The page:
A Look Inside Yoshi Shabu Shabu

Hello, hello!  Happy July!  Since I haven’t done a food review since November (we haven’t really been anywhere new), I thought I would take the chance to do one now.  A couple of weeks ago, Dad and I made the trip to Richardson to pick out some stained glass for a project he’s working on.  Richardson has a decent selection of restaurants, so I looked around and found a shabu shabu (Japanese hotpot) place.  We’ve never had it, so we decided to give Yoshi Shabu Shabu a shot.  They’re located in the Shops at Eastside, right off 75 at the corner of Greenville and Campbell.  You can visit their website (linked above) for the address.  There’s also one in Plano.  Now for the review!

First, a reminder of my rating system:

MMMMM = Everything is magnificent!
MMMM = Great, but something is off.
MMM = Pretty good, but a couple of things could be better.
MM = The bad’s starting to outweigh the good.
M = Definitely more cons than pros.
… = I couldn’t find anything nice to say.

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Forgot to take pics, so all images are borrowed from Google.

Accessibility: not bad, but not the best.  There seems to be one handicap parking spot at each building (maybe more on the other sides), so there’s only one near the restaurant.  Luckily, it was empty.  There’s also a parking garage we didn’t look at.  Getting into the restaurant is fairly easy, but the tables are tightly packed, so maneuvering can definitely be tricky if the place gets busy.  The tables themselves have the little knee bangers (the part that hangs down a couple of inches), so I couldn’t get close.  It’s probably there to protect people from the heating device under the table, though.  All in all, the accessibility is the usual standard for Texas (I say Texas because other states I’ve been to vary from great to shitty when it comes to wheelchair friendliness and Texas tends to lean mostly toward the really good end of things).

Service: great!  Our server was nice and attentive and showed us how to do everything.  She also acknowledged my existence and treated me like a normal human being from the very beginning.  You know that earned her some bonus points.  There were a couple of mistakes along the way, like a plate of edamame we didn’t order and everything coming out at once, but overall she provided a great experience.

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Karaage.

Appetizers: tasty, but they came out after the food.  We got the karaage and the garlic noodles with shrimp.  And for some reason, edamame ended up on our table, but Dad and I aren’t fans of it in general.  Karaage is fried chicken and it was nice and crunchy.  The garlic noodles were pretty good too.  BUT!  If you’re going to order apps, make sure they’re on the table before you order the shabu shabu stuff, otherwise it all comes out at once and no one wants that.  It crowds an already small table and it’s just plain inconvenient.  Things get cold before you can eat them.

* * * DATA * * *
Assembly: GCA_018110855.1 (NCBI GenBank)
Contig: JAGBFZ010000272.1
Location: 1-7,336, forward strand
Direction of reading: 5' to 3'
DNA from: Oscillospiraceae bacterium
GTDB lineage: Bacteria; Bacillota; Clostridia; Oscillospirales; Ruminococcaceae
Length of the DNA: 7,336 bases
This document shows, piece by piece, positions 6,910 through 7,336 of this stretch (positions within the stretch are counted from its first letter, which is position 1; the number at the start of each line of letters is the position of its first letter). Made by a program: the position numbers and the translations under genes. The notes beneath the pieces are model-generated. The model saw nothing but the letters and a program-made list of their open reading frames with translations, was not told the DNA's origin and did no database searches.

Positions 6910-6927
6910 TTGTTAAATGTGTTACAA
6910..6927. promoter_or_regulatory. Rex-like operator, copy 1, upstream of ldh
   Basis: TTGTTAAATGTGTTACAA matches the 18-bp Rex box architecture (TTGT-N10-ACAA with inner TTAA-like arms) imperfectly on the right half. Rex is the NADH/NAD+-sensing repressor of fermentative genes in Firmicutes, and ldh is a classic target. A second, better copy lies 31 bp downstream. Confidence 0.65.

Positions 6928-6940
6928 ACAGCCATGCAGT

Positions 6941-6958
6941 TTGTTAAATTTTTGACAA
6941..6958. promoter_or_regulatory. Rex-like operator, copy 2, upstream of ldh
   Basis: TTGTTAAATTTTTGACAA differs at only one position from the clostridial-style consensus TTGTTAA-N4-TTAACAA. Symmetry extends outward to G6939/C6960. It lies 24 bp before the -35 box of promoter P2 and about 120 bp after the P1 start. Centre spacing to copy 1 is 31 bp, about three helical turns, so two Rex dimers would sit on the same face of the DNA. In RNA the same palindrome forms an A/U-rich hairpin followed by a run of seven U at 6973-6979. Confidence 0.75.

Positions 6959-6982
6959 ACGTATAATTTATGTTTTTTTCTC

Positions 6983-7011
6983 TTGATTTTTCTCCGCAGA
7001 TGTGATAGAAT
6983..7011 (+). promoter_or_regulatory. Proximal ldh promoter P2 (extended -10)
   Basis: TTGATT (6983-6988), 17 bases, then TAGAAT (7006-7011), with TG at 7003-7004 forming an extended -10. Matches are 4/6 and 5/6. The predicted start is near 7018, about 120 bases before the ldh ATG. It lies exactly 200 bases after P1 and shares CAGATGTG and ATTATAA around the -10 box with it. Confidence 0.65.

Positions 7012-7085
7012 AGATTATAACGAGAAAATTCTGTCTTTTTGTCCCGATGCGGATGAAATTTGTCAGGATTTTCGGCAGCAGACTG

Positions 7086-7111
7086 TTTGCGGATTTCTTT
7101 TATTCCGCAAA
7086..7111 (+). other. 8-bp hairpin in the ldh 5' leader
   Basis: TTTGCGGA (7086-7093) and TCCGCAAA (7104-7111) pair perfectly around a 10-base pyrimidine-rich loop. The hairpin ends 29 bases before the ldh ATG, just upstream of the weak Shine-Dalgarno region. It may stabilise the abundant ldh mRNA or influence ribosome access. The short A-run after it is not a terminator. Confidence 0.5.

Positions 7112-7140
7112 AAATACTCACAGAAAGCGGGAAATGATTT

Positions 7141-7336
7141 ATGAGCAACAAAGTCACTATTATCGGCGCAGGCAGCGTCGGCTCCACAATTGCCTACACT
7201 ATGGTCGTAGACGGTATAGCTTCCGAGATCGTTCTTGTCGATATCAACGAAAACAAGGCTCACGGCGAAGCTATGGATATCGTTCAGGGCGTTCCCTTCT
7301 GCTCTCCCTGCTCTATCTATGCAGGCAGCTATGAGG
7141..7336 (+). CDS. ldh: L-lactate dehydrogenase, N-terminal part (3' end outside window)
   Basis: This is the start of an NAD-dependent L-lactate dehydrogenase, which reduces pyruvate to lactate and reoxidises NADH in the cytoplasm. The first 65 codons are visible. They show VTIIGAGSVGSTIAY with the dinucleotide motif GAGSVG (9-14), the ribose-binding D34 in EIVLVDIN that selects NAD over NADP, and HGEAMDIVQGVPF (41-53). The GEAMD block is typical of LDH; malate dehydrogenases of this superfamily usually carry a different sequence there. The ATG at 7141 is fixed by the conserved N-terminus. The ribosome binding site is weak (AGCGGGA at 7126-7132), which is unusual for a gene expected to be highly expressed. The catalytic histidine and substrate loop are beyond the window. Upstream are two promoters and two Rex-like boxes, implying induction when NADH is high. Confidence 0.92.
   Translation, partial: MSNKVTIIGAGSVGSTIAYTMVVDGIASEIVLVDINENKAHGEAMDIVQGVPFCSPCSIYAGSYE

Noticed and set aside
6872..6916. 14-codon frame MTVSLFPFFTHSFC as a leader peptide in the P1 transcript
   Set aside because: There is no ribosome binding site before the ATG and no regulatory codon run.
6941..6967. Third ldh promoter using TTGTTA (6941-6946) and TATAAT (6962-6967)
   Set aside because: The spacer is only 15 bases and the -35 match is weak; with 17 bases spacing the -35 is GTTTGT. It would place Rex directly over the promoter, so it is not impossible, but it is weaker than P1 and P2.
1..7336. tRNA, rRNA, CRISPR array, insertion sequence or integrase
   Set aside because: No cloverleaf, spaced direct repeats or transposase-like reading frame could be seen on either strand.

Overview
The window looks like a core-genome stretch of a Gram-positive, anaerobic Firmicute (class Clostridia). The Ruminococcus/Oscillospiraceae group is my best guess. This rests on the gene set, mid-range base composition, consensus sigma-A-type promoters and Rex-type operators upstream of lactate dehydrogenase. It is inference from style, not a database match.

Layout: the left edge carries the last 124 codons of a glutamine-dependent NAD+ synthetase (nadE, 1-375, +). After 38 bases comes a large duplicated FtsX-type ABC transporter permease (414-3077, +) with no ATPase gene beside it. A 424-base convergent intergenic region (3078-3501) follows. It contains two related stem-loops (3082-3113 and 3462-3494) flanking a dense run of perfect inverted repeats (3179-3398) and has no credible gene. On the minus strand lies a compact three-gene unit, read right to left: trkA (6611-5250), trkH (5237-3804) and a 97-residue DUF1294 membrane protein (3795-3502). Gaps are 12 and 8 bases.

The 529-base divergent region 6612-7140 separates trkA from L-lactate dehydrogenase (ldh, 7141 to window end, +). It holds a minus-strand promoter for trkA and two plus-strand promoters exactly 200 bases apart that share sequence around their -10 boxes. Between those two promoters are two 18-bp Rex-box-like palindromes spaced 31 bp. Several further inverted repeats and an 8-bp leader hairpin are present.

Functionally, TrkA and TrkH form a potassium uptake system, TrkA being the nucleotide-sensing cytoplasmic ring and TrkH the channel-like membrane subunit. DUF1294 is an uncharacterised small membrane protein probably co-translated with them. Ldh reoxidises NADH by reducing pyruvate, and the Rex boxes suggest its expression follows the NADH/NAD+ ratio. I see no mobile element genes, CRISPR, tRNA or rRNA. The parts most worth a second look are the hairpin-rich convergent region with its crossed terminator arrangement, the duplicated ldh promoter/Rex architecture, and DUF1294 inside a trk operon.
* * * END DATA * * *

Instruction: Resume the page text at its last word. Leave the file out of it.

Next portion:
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One of many possible combinations.

Shabu shabu: delicious and fun.  Shabu shabu is a Japanese hotpot.  When you sit down, there’s a pot of water on the table which has a burner under it.  You pick a base (we went with tonkotsu) to create a broth, then you pick meats (they have different combo options and we went with the five meat combo with Wagyu ribeye, pork belly, Berkshire pork, scallops, and mussels), then they have a bunch of veggies and you can pick and choose what you want or just let them bring a little of everything, then you choose your noodle (udon, ramen, or their gluten free option).  There are also a few dipping sauces for the meats.  Basically, you cook the veggies and swish pieces of the meat in the broth until it’s cooked to your preference and eat as you go, then cook the noodles in the leftover liquid and veggies to make a nice soup.  In all honesty, the whole cook-it-yourself thing isn’t really a great option for cripples with limited motion in their arms (like me), but it’s still a really fun experience if you have someone to do it for you (like Dad).  A word of advice: add the veggies in small increments as you go along, otherwise they get super mushy.

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Coconut pandan waffles.

Dessert: weird, but the good kind of weird.  Of course they have mochi, but they also have ice cream popsicle things (which we didn’t get) and waffles.  Yup, I said waffles.  Dad got mochi and I got coconut pandan waffles.  It’s a matcha and coconut waffle and it’s the weirdest thing ever.  There was also caramel drizzled on it.  I want to go back just to try this again.

Price: fair.  It’s expensive because meat is expensive, but it was actually cheaper than we were expecting.  They tell you right on the menu which meats cost extra, so if you keep an eye on that and order combos, you can fill up for a decent price.

My rating:
MMMM

They lost an M mostly because of the appetizer thing and a little because the accessibility could be better.  Otherwise, I totally recommend going at least once for the experience.

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